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Electric Car That Runs on Air & Water
Old 03-22-2013, 10:26 AM   #1
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Electric Car That Runs on Air & Water

3 minute video

A Car That Runs on Air, Water: Here's How It Works: Video - Bloomberg
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Old 03-22-2013, 10:31 AM   #2
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Thanks for sharing, it is interesting.
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Old 03-22-2013, 11:12 AM   #3
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interesting. I'm not sure about using drinking water for fuel. That's worse than using food (corn) for fuel. Could they use contaminated water?

Actually my first response was that if they needed hot air to run the car, we all could be assigned a politician to ride with us
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Old 03-22-2013, 11:25 AM   #4
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Oh great! These things will consume all of our air and water leaving us gasping for breath while we die of thirst. This is worse than converting corn to fuel.
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Old 03-22-2013, 12:16 PM   #5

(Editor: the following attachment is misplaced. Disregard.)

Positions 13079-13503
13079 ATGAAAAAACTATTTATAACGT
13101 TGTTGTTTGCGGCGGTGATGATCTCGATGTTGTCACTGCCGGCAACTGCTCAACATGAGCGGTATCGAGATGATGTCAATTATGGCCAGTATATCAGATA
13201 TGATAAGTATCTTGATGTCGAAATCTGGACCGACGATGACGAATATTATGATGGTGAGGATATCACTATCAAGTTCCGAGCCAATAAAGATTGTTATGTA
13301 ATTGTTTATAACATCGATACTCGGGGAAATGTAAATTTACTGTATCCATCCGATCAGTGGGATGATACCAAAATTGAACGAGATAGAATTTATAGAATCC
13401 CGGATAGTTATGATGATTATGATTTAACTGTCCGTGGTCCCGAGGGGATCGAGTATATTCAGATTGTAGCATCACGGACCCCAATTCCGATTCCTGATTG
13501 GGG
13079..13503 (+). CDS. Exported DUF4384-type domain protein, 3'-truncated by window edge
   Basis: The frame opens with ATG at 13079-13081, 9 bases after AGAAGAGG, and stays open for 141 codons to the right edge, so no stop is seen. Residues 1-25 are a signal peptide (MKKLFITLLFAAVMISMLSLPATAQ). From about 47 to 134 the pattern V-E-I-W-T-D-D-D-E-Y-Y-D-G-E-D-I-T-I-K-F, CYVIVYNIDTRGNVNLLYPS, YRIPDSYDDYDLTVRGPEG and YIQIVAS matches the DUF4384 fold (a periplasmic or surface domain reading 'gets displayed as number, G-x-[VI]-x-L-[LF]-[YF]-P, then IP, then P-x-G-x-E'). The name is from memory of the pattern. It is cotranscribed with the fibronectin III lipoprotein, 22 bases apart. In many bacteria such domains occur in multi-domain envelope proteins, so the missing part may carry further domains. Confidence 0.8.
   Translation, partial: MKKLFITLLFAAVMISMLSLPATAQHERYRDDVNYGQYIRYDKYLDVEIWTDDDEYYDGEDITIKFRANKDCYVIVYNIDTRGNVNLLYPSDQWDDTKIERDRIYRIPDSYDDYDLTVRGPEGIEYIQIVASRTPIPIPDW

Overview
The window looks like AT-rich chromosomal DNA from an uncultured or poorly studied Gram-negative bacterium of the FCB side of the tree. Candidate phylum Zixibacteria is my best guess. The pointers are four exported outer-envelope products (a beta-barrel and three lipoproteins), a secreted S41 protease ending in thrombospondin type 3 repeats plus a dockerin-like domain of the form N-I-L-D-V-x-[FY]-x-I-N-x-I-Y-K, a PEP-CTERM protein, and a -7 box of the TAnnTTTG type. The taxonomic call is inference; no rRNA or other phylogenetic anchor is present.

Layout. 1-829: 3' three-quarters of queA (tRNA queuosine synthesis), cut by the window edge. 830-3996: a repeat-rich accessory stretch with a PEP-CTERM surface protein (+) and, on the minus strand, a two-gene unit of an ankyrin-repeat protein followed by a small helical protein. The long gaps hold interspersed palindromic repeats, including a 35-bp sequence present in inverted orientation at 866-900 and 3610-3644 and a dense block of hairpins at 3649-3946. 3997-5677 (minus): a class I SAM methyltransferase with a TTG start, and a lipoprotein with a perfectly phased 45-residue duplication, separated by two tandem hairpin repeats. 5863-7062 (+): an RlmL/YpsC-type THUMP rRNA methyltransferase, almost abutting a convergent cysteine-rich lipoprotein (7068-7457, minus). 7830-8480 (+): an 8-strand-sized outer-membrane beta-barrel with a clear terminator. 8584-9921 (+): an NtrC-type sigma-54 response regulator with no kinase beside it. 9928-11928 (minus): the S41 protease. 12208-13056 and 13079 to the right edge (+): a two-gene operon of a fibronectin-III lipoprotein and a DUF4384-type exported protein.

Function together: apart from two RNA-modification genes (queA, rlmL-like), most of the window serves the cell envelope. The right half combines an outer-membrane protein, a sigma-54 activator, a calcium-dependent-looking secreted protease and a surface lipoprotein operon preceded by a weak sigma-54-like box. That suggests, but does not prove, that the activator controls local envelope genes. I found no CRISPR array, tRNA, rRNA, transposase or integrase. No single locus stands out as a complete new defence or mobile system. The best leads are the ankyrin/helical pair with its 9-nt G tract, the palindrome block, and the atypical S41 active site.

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I'm going to order one as soon as it hits production.

I just wish I could invest now.
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Old 03-22-2013, 12:17 PM   #6
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Yeah! I want one. Maybe.
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Old 03-22-2013, 01:17 PM   #7
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Interesting concept, perhaps there will be more in the news soon on this car.
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Old 03-22-2013, 01:23 PM   #8
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I think there is talk about developing a rickshaw like car that is pulled along by a team of algae.
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Old 03-22-2013, 01:40 PM   #9
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I think there is talk about developing a rickshaw like car that is pulled along by a team of algae.